INTRODUCTION

Over the past few years, cancer has become one of the most important endemic health issues in the world [1, 2]. According to the World Health Organization, annual cancer cases are estimated to increase from 14 million in 2012 to more than 20 million by 2025 [3]. Not only due to its seriousness, but also due to the fact that it can have several different triggers - viral infection, environmental factors or genetic abnormalities – which lead to different levels of aggressiveness and/or progression [4]. Its level of complexity is paired only to that of its interest as a subject of study. The very same factors that may lead to its erratic behavior, challenge scientists throughout the world to come up with tools for histopathological evaluation in order to identify cancer cells among healthy ones, thanks to the different surface receptors that both cell types present. These receptors allow for the detection of cancer cells and its prognosis, as well as determining disease progression [5, 6].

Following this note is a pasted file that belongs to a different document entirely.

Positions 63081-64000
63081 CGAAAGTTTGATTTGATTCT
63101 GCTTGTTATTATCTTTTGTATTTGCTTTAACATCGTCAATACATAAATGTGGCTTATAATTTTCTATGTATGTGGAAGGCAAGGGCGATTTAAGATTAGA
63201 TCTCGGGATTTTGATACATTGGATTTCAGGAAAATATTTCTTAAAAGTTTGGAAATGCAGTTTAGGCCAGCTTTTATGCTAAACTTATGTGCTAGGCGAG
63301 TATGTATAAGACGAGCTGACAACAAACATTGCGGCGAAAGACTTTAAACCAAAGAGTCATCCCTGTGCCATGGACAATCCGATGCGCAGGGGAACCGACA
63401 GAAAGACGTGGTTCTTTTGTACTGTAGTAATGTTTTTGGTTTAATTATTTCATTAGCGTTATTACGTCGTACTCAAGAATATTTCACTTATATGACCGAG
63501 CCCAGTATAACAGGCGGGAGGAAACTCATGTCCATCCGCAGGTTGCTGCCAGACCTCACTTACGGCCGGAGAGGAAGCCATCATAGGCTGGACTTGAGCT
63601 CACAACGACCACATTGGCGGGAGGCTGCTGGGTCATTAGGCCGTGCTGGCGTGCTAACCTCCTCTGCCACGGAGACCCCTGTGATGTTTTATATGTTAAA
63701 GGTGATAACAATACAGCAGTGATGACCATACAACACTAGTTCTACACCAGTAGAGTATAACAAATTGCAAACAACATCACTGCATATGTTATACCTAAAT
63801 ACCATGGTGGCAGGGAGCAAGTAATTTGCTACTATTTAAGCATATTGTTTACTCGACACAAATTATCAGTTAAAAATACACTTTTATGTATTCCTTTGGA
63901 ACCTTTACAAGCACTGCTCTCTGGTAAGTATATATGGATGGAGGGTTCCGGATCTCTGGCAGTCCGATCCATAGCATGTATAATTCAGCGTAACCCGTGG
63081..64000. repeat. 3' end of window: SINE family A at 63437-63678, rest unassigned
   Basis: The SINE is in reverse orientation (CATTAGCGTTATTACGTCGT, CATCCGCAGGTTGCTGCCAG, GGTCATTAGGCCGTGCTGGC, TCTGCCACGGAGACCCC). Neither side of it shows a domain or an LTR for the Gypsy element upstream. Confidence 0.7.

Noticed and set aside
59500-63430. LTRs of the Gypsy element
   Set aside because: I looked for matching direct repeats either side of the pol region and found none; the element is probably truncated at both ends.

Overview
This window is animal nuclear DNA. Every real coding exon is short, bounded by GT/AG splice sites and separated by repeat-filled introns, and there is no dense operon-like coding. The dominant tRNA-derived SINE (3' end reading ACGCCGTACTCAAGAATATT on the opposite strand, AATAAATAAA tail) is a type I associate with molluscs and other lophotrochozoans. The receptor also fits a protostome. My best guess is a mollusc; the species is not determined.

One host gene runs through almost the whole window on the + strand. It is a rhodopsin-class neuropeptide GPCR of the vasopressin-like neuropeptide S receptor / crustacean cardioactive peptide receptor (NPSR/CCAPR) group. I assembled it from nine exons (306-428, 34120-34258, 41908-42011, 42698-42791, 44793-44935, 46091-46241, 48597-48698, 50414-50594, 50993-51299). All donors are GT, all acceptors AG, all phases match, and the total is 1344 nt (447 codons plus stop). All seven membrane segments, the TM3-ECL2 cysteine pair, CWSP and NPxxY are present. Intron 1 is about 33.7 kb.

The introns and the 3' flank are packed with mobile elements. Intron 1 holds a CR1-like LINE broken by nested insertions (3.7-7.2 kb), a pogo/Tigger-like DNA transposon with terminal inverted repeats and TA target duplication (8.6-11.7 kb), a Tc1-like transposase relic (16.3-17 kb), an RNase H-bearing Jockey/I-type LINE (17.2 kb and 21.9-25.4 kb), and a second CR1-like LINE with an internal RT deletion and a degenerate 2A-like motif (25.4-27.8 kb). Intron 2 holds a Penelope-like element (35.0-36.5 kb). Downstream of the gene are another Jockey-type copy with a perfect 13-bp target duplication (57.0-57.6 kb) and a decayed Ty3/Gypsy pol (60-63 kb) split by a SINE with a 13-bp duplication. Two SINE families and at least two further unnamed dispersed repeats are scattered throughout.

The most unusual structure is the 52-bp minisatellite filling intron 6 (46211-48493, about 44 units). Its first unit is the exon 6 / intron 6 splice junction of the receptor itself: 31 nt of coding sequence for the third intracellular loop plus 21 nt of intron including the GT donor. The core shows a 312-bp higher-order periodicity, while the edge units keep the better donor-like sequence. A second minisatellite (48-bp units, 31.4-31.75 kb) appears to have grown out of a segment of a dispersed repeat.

Another important factor to consider is the proteome. Even though cancer has a strong link with the genome, the correlation of specific phenotypes to individual genotypes is key to leveraging the use of model organisms and patient samples in cancer research. In fact, cancer processes are mainly originated by damage or mutation of proto-oncogenes that code for proteins related to cell proliferation and differentiation, as well as the production of signals related to growth and apoptosis. Tumor development requires alterations in both oncogenes and tumor suppressor genes. These are favored by mutations in tumor susceptibility genes, which code for proteins related to DNA damage [7, 8]. This way, and because the proteome is much more dynamic, it is a more accurate source of information regarding what is happening inside the cell and therefore, a crucial tool regarding the disease itself and, of course, its progression. Furthermore, protein markers can be detected in body fluids and tissues, making them remarkable biomarkers, since their evaluation is noninvasive and, usually well-accepted by patients [9]. In the light of such concern, a novel therapeutic approach of immunotherapy has been developed in the past few years. Even though there is not enough long-term survival data available to make a strong statement regarding its efficiency, its practicality has made sufficient impact for one to realize that it has, indeed, redefined the standard-of-care treatment in the first-line settings [10].